Welcome to Pump Up Your Book’s Virtual Book Tour for Friendship Bread
Avalon, Illinois, about ninety minutes from Chicago, is a quintessential small American town. Julia Everts grew up there, but for the past five years, she has barely left her house and shunned most of her neighbors and long-time friends. When Julia’s ten-year-old son, Josh, died, in many ways, Julia stopped living, too. She goes through the motions, for the sake of her five-year-old daughter, Gracie, with whom she was pregnant when she lost her son, but Julia is mired in sorrow, regret, and guilt. Her husband, Mark, still loves her deeply, but cannot figure out how to regain the intimacy they once shared. It seems that the only thing binding them together is their adorable little Gracie.
Hannah de Brisay has only recently taken up residence in Avalon, with her husband, Philippe. Both are renowned classical musicians, she a cellist, he a violinist, who have played with the world’s finest orchestras. An injury forced Hannah off the concert circuit, and now she finds herself alone in Avalon much of the time as Philippe returns to their Chicago apartment or travels to the site of his next performance. This is not the life Hannah envisioned when she agreed to move to Avalon.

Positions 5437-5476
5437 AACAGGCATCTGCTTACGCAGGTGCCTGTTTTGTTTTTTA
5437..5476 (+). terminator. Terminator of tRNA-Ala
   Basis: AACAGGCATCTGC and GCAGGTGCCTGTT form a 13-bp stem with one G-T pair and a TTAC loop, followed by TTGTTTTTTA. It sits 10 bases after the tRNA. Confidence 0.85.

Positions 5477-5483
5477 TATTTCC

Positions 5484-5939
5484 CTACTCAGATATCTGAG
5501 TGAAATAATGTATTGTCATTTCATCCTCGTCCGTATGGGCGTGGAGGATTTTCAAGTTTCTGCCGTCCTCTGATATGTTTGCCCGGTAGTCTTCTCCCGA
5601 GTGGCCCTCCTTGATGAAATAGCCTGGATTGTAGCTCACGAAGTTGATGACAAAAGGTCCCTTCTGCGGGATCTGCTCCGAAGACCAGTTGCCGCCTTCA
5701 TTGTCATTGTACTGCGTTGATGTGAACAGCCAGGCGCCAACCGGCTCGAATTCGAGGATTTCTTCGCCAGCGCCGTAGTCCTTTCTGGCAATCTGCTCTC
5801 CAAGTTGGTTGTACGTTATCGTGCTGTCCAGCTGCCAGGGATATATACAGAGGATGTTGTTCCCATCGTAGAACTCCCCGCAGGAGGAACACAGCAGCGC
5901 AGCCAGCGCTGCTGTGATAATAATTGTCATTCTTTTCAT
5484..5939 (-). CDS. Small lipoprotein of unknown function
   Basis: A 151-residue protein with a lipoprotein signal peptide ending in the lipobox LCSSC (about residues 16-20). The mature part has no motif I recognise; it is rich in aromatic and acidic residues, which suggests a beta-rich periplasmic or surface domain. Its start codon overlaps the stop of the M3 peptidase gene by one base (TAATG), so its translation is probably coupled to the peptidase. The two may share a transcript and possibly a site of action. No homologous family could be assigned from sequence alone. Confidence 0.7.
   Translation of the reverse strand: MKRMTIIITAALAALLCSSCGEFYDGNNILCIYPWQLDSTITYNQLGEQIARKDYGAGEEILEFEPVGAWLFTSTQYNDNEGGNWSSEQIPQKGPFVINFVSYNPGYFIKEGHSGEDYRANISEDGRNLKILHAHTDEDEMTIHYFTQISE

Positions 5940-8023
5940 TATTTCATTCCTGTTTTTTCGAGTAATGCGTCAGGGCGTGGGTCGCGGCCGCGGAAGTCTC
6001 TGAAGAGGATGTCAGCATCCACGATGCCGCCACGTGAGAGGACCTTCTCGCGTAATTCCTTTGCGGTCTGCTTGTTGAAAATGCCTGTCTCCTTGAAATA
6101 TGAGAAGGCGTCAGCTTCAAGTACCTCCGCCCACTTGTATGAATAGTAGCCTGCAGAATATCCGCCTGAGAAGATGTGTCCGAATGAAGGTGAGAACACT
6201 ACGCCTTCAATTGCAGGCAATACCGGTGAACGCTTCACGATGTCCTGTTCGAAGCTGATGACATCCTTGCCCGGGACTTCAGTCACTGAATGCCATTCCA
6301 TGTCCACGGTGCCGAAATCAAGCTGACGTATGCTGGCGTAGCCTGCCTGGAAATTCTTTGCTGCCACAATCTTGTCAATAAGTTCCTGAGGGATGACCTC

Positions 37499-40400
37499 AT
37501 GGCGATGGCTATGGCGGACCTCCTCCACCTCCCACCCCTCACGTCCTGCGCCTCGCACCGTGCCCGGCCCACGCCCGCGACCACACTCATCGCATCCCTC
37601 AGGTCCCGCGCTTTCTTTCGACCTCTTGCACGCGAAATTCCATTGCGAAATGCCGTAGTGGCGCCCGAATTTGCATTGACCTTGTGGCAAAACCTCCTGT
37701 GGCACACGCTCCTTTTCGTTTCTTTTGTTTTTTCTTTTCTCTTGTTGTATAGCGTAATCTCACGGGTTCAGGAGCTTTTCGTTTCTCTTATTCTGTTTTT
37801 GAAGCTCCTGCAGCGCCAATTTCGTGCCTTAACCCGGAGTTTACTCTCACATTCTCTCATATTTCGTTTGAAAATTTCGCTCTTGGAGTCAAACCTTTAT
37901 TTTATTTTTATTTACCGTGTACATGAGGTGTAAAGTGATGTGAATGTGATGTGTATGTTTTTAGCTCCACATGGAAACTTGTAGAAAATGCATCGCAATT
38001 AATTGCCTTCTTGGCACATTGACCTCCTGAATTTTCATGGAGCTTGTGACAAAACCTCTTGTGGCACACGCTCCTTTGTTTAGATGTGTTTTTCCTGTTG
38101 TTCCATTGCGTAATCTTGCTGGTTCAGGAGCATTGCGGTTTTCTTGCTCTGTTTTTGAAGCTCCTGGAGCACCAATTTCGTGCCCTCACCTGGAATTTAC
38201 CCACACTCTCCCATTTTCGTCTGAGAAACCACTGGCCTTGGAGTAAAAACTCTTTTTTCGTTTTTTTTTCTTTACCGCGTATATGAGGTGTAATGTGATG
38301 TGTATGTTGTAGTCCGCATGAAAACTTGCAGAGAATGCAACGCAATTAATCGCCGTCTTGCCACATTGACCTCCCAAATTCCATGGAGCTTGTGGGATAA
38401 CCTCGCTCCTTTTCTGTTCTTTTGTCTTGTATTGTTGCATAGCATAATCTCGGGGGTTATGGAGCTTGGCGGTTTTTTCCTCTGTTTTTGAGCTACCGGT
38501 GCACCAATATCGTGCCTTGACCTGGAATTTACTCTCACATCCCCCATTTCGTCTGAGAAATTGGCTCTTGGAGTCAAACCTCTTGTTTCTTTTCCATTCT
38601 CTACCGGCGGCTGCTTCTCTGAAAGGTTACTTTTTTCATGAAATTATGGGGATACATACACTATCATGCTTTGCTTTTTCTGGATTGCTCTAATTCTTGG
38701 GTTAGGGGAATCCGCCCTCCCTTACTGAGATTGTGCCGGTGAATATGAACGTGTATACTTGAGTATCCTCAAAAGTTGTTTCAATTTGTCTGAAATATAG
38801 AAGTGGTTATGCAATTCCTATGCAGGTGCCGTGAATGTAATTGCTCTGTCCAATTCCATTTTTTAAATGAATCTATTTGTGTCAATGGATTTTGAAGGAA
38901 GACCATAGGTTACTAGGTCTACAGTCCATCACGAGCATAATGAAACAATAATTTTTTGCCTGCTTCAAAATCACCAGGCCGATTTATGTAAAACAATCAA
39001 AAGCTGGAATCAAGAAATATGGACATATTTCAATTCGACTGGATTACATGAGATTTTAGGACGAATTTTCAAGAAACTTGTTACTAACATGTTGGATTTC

Madeline’s Tea Salon and Antiques is a new business in Avalon, owned by Madeline Davis. At seventy-four years of age, Madeline has converted the old bed and breakfast inn and hopes that her business soon begins thriving. She is a widow with an adult stepson from whom she has been estranged for many years.
And then there is Edie, who is chasing that one big story that will be syndicated and appear in newspapers across the country, propelling her career as a journalist into the stratosphere. As a freelance writer for Avalon’s Gazette, Edie is growing tired of the stories about small-town life that are her “meat and potatoes.” Edie has come to live in Avalon with her boyfriend, Richard, the town’s new general practitioner. Edie doesn’t feel as though she has anything in common with the women in Avalon, but is trying to be friendly, starting with Livvy, her coworker in advertising sales. Livvy and her husband, Tom, a pharmaceutical representative who has not been making his sales quotas due to the economy, want to start a family, even though they are deeply in debt. Livvy wants a child of her own, but in light of her past, worries about whether or not she will be a good mother. She misses her sister, Julia, who has refused to see or speak with her, and returned unopened the letters Livvy has sent her since Josh’s death.
One afternoon, Julia and Gracie return home to find a plate of Amish Friendship Bread along with a bag of starter on their doorstep. The gift is accompanied only a yellow sticky note bearing the words, “I hope you enjoy it,” and printed instructions, directing them to feed the starter over a ten-day period, then bake two loaves and share the remaining starter with three other people. They have no idea who left the bread and started for them. Julia is reluctant, but after tasting the sweet, delicious bread, Gracie insists that they follow the instructions and bake some of the bread in ten days.